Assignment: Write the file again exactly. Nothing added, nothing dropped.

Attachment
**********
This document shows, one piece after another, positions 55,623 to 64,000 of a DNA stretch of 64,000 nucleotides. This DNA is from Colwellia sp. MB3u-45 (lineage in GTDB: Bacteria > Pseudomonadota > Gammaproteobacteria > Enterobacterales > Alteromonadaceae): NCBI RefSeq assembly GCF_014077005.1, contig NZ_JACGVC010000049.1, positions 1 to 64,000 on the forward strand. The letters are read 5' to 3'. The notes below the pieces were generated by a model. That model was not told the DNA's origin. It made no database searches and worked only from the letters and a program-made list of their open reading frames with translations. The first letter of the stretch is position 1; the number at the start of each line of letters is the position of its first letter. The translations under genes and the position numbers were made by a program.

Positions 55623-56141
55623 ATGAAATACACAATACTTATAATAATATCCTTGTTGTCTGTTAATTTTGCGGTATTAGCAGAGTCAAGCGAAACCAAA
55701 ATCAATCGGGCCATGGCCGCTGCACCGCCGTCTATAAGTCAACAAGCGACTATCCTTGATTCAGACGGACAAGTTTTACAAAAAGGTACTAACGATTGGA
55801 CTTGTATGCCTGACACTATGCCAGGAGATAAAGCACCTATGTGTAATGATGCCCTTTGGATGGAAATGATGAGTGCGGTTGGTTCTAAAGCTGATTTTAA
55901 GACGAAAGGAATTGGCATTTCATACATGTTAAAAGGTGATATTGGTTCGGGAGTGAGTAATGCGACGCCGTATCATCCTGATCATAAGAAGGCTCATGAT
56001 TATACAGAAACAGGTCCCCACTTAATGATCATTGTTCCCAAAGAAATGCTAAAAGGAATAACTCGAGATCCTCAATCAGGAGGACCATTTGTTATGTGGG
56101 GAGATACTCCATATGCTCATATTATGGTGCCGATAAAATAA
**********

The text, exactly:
This document shows, one piece after another, positions 55,623 to 64,000 of a DNA stretch of 64,000 nucleotides. This DNA is from Colwellia sp. MB3u-45 (lineage in GTDB: Bacteria > Pseudomonadota > Gammaproteobacteria > Enterobacterales > Alteromonadaceae): NCBI RefSeq assembly GCF_014077005.1, contig NZ_JACGVC010000049.1, positions 1 to 64,000 on the forward strand. The letters are read 5' to 3'. The notes below the pieces were generated by a model. That model was not told the DNA's origin. It made no database searches and worked only from the letters and a program-made list of their open reading frames with translations. The first letter of the stretch is position 1; the number at the start of each line of letters is the position of its first letter. The translations under genes and the position numbers were made by a program.

Positions 55623-56141
55623 ATGAAATACACAATACTTATAATAATATCCTTGTTGTCTGTTAATTTTGCGGTATTAGCAGAGTCAAGCGAAACCAAA
55701 ATCAATCGGGCCATGGCCGCTGCACCGCCGTCTATAAGTCAACAAGCGACTATCCTTGATTCAGACGGACAAGTTTTACAAAAAGGTACTAACGATTGGA
55801 CTTGTATGCCTGACACTATGCCAGGAGATAAAGCACCTATGTGTAATGATGCCCTTTGGATGGAAATGATGAGTGCGGTTGGTTCTAAAGCTGATTTTAA
55901 GACGAAAGGAATTGGCATTTCATACATGTTAAAAGGTGATATTGGTTCGGGAGTGAGTAATGCGACGCCGTATCATCCTGATCATAAGAAGGCTCATGAT
56001 TATACAGAAACAGGTCCCCACTTAATGATCATTGTTCCCAAAGAAATGCTAAAAGGAATAACTCGAGATCCTCAATCAGGAGGACCATTTGTTATGTGGG
56101 GAGATACTCCATATGCTCATATTATGGTGCCGATAAAATAA